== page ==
3. Value Creation of Internet Platform

3.1. Internet Platform Savings on Transaction Cost

According to Jiang Yingming (2007), this dissertation believes that the transaction expense itself refers to the cost of resource allocation in a transaction, and the transaction cost refers to the product of the transaction expenses and the number of transaction times [9]. In the following text, in order to facilitate the analysis, transaction cost refers to the total transaction expenses spent in unit time. Assuming that in a competitive market where transaction expenses are not zero. When both parties do not enter the Internet platform, the following formula is formed:

P 1 = a + c 1

P1 is the price of a transaction for a single commodity. The commodity here no longer refers to the physical commodity alone, but refers to the total utility obtained in information or social intercourse. For better analysis, a refers to the production expenses and expected economic profit of the commodity producer, and c1 is the transaction expenses required to reach the exchange.

In this transaction, assuming that transaction expenses are not taken into account, the total surplus obtained by both parties is θ, the number of transactions is n1, and the total remaining obtained by the parties within unit time is ( θ c 1 ) n 1 .

When the manufacturers and consumers enter the Internet platform, the following formula is formed:

P 2 = a + c 2

P2 is the price of a single commodity in terms of trading into the platform. a still refers to commodity producers’ production expenses and economic profit, and c2 refers to the transaction expenses of one transaction when using the platform transaction. n2 is the number of transactions in an Internet platform per unit of time.

In this transaction, assuming that transaction expenses are not taken into account, the total surplus obtained by both parties is θ, and the total remaining obtained by the parties within unit time is ( θ c 2 ) n 2 .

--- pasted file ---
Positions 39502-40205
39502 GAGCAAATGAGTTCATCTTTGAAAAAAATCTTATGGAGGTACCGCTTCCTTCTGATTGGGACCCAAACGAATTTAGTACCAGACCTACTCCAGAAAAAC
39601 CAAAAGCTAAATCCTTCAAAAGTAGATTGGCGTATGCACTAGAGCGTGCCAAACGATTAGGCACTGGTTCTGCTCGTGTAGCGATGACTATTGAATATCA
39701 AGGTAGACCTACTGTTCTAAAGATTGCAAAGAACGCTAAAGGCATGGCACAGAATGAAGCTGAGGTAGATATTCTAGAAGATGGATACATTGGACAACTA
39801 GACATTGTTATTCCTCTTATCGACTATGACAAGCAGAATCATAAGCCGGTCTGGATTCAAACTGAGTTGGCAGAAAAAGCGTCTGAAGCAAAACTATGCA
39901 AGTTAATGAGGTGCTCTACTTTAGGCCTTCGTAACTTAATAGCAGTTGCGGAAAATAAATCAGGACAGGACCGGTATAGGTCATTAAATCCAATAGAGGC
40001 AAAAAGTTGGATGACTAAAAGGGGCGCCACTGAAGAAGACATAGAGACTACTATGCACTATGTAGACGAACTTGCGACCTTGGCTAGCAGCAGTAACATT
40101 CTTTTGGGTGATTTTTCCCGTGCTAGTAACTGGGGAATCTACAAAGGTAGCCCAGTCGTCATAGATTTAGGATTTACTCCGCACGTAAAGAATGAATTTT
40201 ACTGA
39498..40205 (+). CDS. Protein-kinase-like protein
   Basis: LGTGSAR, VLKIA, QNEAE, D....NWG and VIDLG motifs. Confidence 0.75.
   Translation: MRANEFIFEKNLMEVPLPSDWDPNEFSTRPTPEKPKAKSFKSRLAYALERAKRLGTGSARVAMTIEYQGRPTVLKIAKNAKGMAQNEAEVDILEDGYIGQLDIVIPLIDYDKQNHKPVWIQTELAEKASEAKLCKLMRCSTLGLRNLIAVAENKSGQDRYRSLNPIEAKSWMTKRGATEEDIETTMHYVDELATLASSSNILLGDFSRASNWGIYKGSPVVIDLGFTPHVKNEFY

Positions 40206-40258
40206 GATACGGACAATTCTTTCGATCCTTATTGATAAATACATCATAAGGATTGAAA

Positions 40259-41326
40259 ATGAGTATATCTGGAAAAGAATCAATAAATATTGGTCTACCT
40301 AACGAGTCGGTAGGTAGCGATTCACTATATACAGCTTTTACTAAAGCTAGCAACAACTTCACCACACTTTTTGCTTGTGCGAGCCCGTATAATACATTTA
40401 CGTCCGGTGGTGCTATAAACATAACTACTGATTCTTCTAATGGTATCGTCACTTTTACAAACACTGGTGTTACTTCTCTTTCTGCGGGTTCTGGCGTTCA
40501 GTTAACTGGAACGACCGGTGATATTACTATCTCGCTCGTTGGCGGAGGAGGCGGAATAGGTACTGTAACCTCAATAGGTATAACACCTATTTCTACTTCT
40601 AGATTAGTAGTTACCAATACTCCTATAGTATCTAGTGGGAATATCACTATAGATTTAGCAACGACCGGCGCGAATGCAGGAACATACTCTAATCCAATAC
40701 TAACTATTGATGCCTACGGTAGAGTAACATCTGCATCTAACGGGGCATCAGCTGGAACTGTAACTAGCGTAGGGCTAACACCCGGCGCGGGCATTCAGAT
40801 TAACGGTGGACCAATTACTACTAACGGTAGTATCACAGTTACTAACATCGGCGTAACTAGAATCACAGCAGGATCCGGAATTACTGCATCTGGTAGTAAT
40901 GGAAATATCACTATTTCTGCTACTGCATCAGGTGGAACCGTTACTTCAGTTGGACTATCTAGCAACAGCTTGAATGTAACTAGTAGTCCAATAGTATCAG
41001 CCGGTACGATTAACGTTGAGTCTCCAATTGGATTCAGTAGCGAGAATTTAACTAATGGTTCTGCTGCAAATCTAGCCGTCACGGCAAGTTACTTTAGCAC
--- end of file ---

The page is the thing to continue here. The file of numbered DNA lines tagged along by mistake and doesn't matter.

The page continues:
It is not difficult to draw the following two assumptions:

Assume 1: Under the Internet technology conditions, the transaction frequency increases: n2 > n1

Internet technology ensures simultaneous and multipoint links between computer terminals. Meanwhile, the time required for information transmission between computer terminals is largely unaffected by the distance. Therefore, transactions with Internet technology can be conducted at a faster speed and complete more transactions in a unit of time.

Assume 2: On Internet platforms, the product is cheaper: P2 < P1

Because transaction expenses cannot be measured directly, therefore, in the case of fixed production costs and expected economic profits, the comparison of product prices will be more intuitive for traders. In this assumption, cheaper products are necessary for the existence of Internet platforms. The price here does not refer to price tag, but a psychological subjective price after adding the intended utility.

The Internet platform will reduce the price of platform products in technology and institution, namely, cutting transaction expenses. In the technical dimension, the platform side will ensure the smooth progress of the transaction in the search field and security. The platform side will provide a powerful search engine to help users filter information. In terms of security, it will ensure that the information of the transaction side and the user role will not be stolen. In the institutional dimension, the platform side ensures more comfort and convenience when trading, namely user experience.

In this hypothesis, the production cost and expected economic profit are certain. Therefore, due to P = a + c, c2 < c1 is known when P2 < P1.

Furthermore, due to n2 > n1 and c2 < c1 and as the sum of the remaining parties to a transaction remains unchanged whether it gets access to the platform or not, we can get the following formula: (θ − c1)n1 < (θ − c2)n2

After the item is moved, get: θ(n2 − n1) + c1n1 − c2n2 > 0.